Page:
I couldn’t say with certainty what the best month in Mariner history is, but any discussion has to include Edgar Martinez’s August 1995. The slash line alone is unreal: .398/.560/.786. Another way to put that is that he got on base more than half the time for an entire month. Always a doubles machine (it’s no wonder that his franchise-defining hit, The Double, was a two-bagger), he hit 11 in just that single month. Add to that 9 home runs and 19 other hits and you get 39 hits that month. To me, the most mind-bending thing was his 31 walks—that’s more than a walk per game. All told, it amounted to a 239 wRC+.
Edgar’s WPA on the month was 2.12, which is to say, that in one way of thinking about it, you could credit him with single-handedly winning two games that month. Take August 16th, for example. Randy Johnson, amidst one of the finest seasons of his Inner Circle career, was mortal, only able to go six innings (which was a bigger deal back then, especially for someone like the Big Unit, who was a workhorse even by the standards of the time). And he allowed three runs, which is technically a quality start, but we all know leaves the team vulnerable. The bullpen let in another run. But Edgar drove in the first run of the game, a double (of course) that scored Vince Coleman. Then in the eighth, with the Mariners down 4-1, he doubled again, this time driving in both Coleman and Ken Griffey, Jr., and the Mariners won the game.
His 33 RBIs that month, if extrapolated over a whole season, would have been the third most in MLB history. 15 of those RBIs came from the 12th to the 20th, when he drove in runs in 9 consecutive games. Somehow the Mariners only won three of those games, but they were among the most important games that the Mariners ever played. Widely considered the season that saved baseball in Seattle, it’s hard to imagine the consequences being any more significant, particularly given that every win counted as they had to play a tiebreaker game at the end of the season. (And although I’m sure readers know, I cannot help myself from noting that they beat the Angels in that game.)
Somehow, Eugenio Suárez has outdone Edgar. Beginning with his game-winning 9th-inning 2-RBI double on July 25th, Geno drove in runs in 10 consecutive games, besting Edgar’s franchise record. Going 8-2 over those games nearly doubled the Mariners’ playoff odds. That doesn’t feel as consequential as Edgar’s streak, but if the Mariners end up playing in October, I think we’ll look back at this as the stretch when it all clicked.
It’s only fair that Geno is finally having some things go right. Over the first half of the season, he was striking out in 28% of his PAs while walking in 10.1%, which compares nicely to his 2022 numbers of 31.2% and 11.6%. In his other PAs, when he made contact, he was hitting the ball even harder than he did last year with roughly the same launch angle. But where he homered on 19.3% of his fly balls last year (down a bit from his career numbers, but about to the degree you’d expect for someone moving from Cincinnati to Seattle), that number dropped to 10.9% in the first half of this year. There was no real underlying cause, but it meant that whereas last year, he had a wRC+ of 131, heading into this year’s All-Star break, he was at just 99. His luck has started to balance out.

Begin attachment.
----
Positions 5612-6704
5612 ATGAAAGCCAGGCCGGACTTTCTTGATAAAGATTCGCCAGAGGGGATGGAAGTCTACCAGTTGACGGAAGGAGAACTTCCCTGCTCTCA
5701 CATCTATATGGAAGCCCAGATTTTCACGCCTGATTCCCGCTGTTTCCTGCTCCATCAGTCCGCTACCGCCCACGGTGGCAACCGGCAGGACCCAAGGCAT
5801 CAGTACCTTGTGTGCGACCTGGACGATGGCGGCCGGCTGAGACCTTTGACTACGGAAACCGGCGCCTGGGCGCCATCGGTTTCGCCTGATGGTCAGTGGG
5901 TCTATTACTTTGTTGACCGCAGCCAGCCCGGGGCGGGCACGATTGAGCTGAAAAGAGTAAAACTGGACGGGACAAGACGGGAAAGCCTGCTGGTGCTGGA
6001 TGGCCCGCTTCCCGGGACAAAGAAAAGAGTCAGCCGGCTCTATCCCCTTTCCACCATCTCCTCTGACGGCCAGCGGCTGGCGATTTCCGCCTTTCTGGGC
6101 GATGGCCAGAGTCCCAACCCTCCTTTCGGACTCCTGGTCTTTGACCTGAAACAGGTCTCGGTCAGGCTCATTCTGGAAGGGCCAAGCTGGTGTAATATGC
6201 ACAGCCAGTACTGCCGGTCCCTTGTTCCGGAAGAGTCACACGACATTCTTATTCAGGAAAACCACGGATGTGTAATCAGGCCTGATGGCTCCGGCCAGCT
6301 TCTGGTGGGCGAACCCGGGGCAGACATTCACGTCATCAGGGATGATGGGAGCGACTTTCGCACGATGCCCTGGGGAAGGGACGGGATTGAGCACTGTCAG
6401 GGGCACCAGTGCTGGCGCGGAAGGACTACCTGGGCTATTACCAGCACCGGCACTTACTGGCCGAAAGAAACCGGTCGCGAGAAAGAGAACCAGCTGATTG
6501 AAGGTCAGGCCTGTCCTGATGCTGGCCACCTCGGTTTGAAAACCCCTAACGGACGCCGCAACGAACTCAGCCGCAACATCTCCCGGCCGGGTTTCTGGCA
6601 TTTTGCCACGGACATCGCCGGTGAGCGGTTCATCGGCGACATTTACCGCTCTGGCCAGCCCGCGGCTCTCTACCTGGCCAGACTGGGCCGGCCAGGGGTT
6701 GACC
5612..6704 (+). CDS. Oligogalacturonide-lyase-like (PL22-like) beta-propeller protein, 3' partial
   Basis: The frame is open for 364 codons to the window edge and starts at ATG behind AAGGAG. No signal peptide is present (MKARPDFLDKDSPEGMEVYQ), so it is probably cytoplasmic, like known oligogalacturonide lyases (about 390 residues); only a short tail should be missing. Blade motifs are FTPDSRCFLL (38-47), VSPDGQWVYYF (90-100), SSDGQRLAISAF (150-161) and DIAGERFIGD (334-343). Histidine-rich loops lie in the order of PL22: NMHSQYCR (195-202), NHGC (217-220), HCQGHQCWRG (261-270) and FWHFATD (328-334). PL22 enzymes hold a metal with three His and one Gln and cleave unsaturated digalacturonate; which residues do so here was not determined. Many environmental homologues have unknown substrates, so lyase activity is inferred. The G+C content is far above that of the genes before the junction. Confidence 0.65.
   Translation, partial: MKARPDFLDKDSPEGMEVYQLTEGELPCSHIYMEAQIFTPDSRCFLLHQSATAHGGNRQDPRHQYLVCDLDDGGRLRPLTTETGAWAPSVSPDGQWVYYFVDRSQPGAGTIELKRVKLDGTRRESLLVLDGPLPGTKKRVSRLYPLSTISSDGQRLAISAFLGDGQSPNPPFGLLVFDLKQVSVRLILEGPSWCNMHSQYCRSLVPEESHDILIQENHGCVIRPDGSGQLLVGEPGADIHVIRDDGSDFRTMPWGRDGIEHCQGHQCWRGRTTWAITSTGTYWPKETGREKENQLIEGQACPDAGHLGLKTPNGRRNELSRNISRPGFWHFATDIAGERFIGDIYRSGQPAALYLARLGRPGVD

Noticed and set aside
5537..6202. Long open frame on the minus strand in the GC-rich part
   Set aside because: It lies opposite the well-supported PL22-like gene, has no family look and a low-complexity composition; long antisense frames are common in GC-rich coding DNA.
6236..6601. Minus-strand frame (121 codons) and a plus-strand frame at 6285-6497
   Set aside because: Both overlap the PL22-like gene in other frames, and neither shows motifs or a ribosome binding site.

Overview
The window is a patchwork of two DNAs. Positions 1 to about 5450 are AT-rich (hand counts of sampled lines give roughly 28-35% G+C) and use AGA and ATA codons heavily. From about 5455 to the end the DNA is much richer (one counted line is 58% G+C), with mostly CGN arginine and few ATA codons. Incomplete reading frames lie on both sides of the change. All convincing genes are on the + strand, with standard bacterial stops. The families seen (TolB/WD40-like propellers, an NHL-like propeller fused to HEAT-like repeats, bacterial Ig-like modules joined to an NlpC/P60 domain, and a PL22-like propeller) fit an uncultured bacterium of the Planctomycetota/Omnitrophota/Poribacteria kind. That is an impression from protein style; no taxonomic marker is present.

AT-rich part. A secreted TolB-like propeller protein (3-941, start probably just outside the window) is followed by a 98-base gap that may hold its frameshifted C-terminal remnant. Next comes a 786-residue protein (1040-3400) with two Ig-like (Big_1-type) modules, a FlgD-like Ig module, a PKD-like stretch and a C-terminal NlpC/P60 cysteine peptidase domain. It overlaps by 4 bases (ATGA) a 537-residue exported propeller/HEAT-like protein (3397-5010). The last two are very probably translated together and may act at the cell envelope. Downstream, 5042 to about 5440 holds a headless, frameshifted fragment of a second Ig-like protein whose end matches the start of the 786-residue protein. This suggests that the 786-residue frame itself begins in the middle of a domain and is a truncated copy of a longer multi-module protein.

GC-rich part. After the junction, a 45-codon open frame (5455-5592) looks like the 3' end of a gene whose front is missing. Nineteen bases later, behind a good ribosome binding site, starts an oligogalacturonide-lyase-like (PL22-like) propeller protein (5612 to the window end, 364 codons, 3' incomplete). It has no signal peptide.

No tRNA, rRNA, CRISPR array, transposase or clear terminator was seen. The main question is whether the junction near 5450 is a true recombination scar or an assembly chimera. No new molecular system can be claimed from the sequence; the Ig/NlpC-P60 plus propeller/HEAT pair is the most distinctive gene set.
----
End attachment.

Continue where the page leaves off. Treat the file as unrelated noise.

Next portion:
It all culminated in this impressive RBI streak, during which he slashed .310/.333/.500. It’s not Edgar’s August 1995, but it did amount to a wRC+ of 130, essentially what he did last year. And any time you’re even putting yourself in the same sentence as Edgar Martinez in August 1995, you’ve done something really, really right.
As I said, the streak started with a game-winning, late-inning RBI. And that’s how it ended too. In Game 2 of the sweep (we really need a name for this series), Geno broke the tie with a single off newly acquired Angels reliever Reynaldo López, your Play of the Week.
He broke the streak in Game 3, but you know what he did in Game 4? He hit a game-winning, late-inning RBI. I’m willing to bet Edgar was watching.
Cade Marlowe does the unthinkable
Carlos Estévez hadn’t blown a save all year. Cade Marlowe was a former Savannah Banana with just 11 MLB games under his belt. Estévez got him in an 0-2 count. It was unthinkable.
J.P. Crawford Appreciation Honorable Mention: Part I
I was having an internal debate about which of J.P. Crawford’s Gold-Glove caliber plays this week to put here. There was the snag that ended Monday’s game after Isiah Campbell put the four-run lead suddenly in doubt. Or there was the unbelievable throw he made while falling backwards in the third inning of Saturday’s game. But then in the eighth inning of Saturday’s game, he combined the stakes of the first with the athleticism of the second.
J.P. Crawford Appreciation Honorable Mention: Part II
His glove and his sense of the strike zone are his carrying tools, but J.P. Crawford has leveled up his contact this year. The contract extension that will keep him in teal through 2026 might turn out to be the most underrated transaction of the last two years in all of MLB.
Cal earns a Beef Boy Bomb
After laying off a non-competitive pitch to begin the at-bat, Cal whiffed twice to find himself in a 1-2 hole. He then managed to work the count full. With a 3-2 count, he fouled off a sinker up and in. Then a sinker at the bottom of the zone. Then he only just got a piece of a four-seamer in the heart of the plate, and it felt like he’d missed his opportunity. But then he fouled off a change up low and inside to give himself yet another chance. On the tenth pitch of the at-bat, he got one he really liked. Our man earned this one.
Matt Brash gets him again
Shohei Ohtani struck out seven times over the Mariners’ four-game sweep of the Angels. But none came with higher leverage or looked sillier than this one. Unsurprisingly it came courtesy of Matt Brash.